- One of my favourites is short-grain brown rice. A natural whole grain with a distinctive mild, nutty flavour, it is chewier and more nutritious than white rice. You can boil it or pressure-cook it and keep it in the fridge for up to three days to add it to your meals as you please.
- Quinoa originates in Peru. It is a very mild grain-like crop grown primarily for its edible seeds. It contains a very high level of protein (18%) and a good balance of amino acids. It is a pseudocereal rather than a true cereal, or grain, as it is not a member of the grass family. I recommend quinoa to people who do a lot of weight lifting because of the protein and amino acids it contains.
- Pearl barley is barley processed to remove its hull and bran. Barley must have its fibrous outer hull removed before it can be eaten. Pearl barley is processed a step further, polished to remove the nutritious bran layer. It is very similar to Wheat, but much easier on the digestive system. Also, pearl barley cooks much more quickly than hulled barley. I love it in soup, or simply as a side grain instead of rice.
- Millet is a small-seeded species of cereal crop widely grown around the world. A tricky and sticky one to cook, this grain is good for adding to soups and it looks a lot like couscous. If you’re avoiding wheat, millet is a good substitute.
- Whole-wheat pasta is loaded with vitamins and minerals and contains two to three times as much fibre as refined-wheat pasta. It contains more proteins as well, and is easier to digest. You need less of it to maintain energy levels.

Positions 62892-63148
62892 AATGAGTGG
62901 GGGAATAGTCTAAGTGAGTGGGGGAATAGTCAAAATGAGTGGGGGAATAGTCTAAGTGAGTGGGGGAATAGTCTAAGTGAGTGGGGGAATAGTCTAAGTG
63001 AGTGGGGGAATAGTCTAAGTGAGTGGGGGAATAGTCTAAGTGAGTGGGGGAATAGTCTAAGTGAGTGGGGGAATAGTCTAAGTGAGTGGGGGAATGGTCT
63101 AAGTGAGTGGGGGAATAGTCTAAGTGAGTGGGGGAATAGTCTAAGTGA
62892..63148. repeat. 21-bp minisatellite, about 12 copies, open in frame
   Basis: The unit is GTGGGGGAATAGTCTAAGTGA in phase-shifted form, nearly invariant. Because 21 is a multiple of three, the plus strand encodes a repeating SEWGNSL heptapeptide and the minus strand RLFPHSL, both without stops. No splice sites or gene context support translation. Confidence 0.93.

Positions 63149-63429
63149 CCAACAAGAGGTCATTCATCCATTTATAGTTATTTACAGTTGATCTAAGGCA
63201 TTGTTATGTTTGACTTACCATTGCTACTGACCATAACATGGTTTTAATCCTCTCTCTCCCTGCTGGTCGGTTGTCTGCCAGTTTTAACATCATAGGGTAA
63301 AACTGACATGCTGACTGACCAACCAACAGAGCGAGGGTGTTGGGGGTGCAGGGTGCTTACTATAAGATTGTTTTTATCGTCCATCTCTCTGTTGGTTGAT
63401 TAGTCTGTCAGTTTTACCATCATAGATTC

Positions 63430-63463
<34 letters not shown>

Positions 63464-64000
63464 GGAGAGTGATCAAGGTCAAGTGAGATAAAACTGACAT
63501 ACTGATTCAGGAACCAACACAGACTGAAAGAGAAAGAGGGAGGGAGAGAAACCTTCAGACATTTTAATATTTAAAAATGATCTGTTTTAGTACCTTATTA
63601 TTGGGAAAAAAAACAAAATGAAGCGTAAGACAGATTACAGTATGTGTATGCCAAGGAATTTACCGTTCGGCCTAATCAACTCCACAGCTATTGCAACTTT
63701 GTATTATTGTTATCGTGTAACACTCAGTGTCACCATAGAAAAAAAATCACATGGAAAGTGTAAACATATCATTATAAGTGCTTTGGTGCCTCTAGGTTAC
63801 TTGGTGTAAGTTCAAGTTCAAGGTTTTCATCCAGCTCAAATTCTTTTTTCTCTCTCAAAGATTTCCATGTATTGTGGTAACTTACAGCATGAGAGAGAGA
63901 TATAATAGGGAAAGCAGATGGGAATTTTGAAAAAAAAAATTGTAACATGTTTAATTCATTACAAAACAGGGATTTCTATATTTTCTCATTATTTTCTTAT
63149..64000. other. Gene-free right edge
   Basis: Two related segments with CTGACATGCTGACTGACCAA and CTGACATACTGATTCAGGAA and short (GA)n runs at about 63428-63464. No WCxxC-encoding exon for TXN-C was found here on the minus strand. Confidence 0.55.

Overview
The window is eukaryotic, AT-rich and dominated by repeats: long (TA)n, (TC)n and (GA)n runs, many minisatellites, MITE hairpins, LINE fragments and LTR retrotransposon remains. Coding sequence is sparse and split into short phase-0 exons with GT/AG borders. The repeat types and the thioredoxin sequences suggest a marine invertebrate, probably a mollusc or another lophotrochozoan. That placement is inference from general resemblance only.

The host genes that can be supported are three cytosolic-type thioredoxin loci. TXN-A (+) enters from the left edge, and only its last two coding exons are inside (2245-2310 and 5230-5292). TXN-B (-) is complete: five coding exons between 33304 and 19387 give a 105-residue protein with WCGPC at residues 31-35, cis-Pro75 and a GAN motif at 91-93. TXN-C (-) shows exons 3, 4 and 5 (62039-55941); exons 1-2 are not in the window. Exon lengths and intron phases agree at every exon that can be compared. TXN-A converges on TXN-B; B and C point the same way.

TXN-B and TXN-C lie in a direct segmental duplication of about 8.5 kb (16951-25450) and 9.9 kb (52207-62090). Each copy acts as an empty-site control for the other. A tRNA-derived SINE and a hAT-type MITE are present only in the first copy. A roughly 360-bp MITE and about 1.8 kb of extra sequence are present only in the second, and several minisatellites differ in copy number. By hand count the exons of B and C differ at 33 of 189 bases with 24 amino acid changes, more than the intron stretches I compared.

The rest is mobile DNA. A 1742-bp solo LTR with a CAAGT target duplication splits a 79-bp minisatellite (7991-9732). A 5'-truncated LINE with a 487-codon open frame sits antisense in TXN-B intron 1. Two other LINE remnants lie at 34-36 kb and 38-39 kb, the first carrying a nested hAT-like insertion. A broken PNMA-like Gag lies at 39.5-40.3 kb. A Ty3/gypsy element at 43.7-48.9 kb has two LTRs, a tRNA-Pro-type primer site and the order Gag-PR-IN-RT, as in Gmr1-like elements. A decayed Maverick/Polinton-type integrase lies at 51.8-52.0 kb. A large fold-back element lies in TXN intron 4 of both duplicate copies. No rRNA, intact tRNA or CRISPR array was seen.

Once you are using these types of carbs all year round, you won’t feel bad eating normal pasta or a large pizza from time to time. In fact you should push the limits from time to time. I do! After all we’re all humans and we NEED to be naughty occasionally. But if you keep a healthy balance and a little discipline all year round, you won’t find it hard, when summertime comes, to shed the extra weight you’ve accumulated during the year. Just keep an eye on it!
If you haven’t cooked any of these grains before, don’t panic. You can get generally good instructions on the packets, and if not, that’s why we have the Internet. Don’t be afraid to experiment. You will get it right in the end. To give you a leg up, I’ll leave you with a basic recipe which should appeal to almost everybody. Its simplicity gives you the freedom to add more vegetables, fish, or meat or even feta cheese, if you like. Or simply have it as a side dish for lunch or dinner. Oh, and let me know how light you feel afterwards.
I cooked this vegetarian salad for world music producer Trevor Horn, CBE, in the recording studio. He LOVED it!
Quinoa Vegetable Salad
- 1 tbsp extra virgin olive oil
- 1 cup of quinoa, cooked in
- 1+1/2 cup of salted water
- 1 onion, cut in small squares
- 1 carrot, diced
- 8 French green beans, diced
- 1 leek, sliced in half and cut lengthways (julienne)
- 1 fresh tomato, chopped
- a few leaves of fresh basil
- a little stock, made with vegetable stock cubes
- salt and pepper
- Cook the quinoa, drain, and put aside.
- In a frying pan warm some extra virgin olive oil.
- Add the onions and fry until tender.
- Add carrots and the rest of the vegetables and fry a little longer.
- Season with salt and pepper.
- Add a little of the stock – just enough to cover the pan – and let it simmer until the vegetables have absorbed the stock.
- Make sure, however, that they stay a little crunchy.
- Add the chopped, fresh tomato and let it reduce.
- At this point chop the basil and add to the cooked vegetables.
- In the same frying pan, add the cooked quinoa, stir well and serve.
- Use some of the basil to garnish.